By Gudrun Schultz

BOSTON, Massachusetts, May 9, 2006 ( – Conflict between religious liberty and same-sex marriage is inevitably going to escalate, said leading religious liberty scholars from both sides of the issue, in an article by the president of the Institute for Marriage and Public Policy, Maggie Gallagher.

In an article published by the Weekly Standard yesterday, Ms. Gallagher explored the question of state interference with the freedom of religious institutions who object to same-sex marriage. What she found, after speaking with a variety of experts in legal and academic fields, was a conviction among those tracking the development of the pro-gay movement in the U.S. that religious freedom was in danger of losing significant ground to the demands of the anti-discrimination campaigners.

“The impact will be severe and pervasive,” said Anthony Picarello, president and general counsel of the Becket Fund for Religious Liberty, one of the best religious liberty law firms and the only firm to defend all faith groups. “This is going to affect every aspect of church-state relations…because marriage affects just about every area of the law, gay marriage is going to create a point of conflict at every point around the perimeter.”

Marc Stern is general counsel for the American Jewish Congress. He agreed with Picarello that coming conflicts over same-sex marriage would be pervasive.

“Same-sex marriage would…work a sea change in American law. That change will reverberate across the legal and religious landscape in some ways that are today unpredictable,” he wrote in a paper for the Becket Fund.

The threat to freedom of religion cannot be dismissed as hysteria, he told Gallagher. “You look around the world and even the right to preach is in doubt. In the United States we are not foreseeably in that position. Fundamentally speech is still safe in the United States. Beyond speech, nothing is safe.”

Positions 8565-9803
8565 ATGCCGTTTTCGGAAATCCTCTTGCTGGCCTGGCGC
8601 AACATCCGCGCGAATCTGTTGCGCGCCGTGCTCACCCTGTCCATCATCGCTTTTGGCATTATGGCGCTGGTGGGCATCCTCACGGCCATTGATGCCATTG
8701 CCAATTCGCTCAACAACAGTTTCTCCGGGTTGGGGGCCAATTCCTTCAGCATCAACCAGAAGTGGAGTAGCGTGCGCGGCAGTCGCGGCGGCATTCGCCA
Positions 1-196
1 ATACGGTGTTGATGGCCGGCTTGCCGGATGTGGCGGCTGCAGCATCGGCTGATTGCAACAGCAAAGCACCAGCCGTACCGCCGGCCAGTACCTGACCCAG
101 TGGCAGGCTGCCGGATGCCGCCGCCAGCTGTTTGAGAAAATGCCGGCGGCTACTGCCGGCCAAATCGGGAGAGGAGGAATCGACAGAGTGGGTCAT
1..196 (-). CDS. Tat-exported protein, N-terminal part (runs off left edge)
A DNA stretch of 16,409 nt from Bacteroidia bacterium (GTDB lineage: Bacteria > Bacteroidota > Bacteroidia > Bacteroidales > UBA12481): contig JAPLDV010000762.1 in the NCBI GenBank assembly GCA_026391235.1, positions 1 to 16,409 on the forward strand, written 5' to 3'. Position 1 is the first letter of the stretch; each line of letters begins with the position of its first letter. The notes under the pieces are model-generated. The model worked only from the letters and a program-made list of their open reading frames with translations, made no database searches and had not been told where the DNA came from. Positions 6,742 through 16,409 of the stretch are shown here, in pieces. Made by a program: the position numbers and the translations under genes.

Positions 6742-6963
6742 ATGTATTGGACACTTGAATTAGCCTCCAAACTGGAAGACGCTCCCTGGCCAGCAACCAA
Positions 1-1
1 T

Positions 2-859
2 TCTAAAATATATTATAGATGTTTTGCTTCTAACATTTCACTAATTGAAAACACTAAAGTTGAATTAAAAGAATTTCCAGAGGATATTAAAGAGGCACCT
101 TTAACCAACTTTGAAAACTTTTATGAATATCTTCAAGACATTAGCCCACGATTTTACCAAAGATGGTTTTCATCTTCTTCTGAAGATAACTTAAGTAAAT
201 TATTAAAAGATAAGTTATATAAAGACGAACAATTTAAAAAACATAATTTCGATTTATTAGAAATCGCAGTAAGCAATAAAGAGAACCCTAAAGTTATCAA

Gallagher pointed out that it is not simply same-sex marriage but a specific vision of gay rights that has “placed church and state on a collision course.”

“Once sexual orientation is conceptualized as a protected status on a par with race, traditional religions that condemn homosexual conduct will face increasing legal pressures regardless of what courts and Congress do about marriage itself.”

Gallagher said legalizing gay marriage carries significant weight in the public perception of homosexuality and the impact on church institutions.

“Precisely because support for marriage is public policy, once marriage includes gay couples, groups who oppose gay marriage are likely to be judged in violation of public policy, triggering a host of negative consequences, including the loss of tax-exempt status.”

“Because marriage is not a private act, but a protected public status, the legalization of gay marriage sends a strong signal that orientation is now on a par with race in the non-discrimination game. And when we get gay marriage because courts have declared it a constitutional right, the signal is stronger still.”

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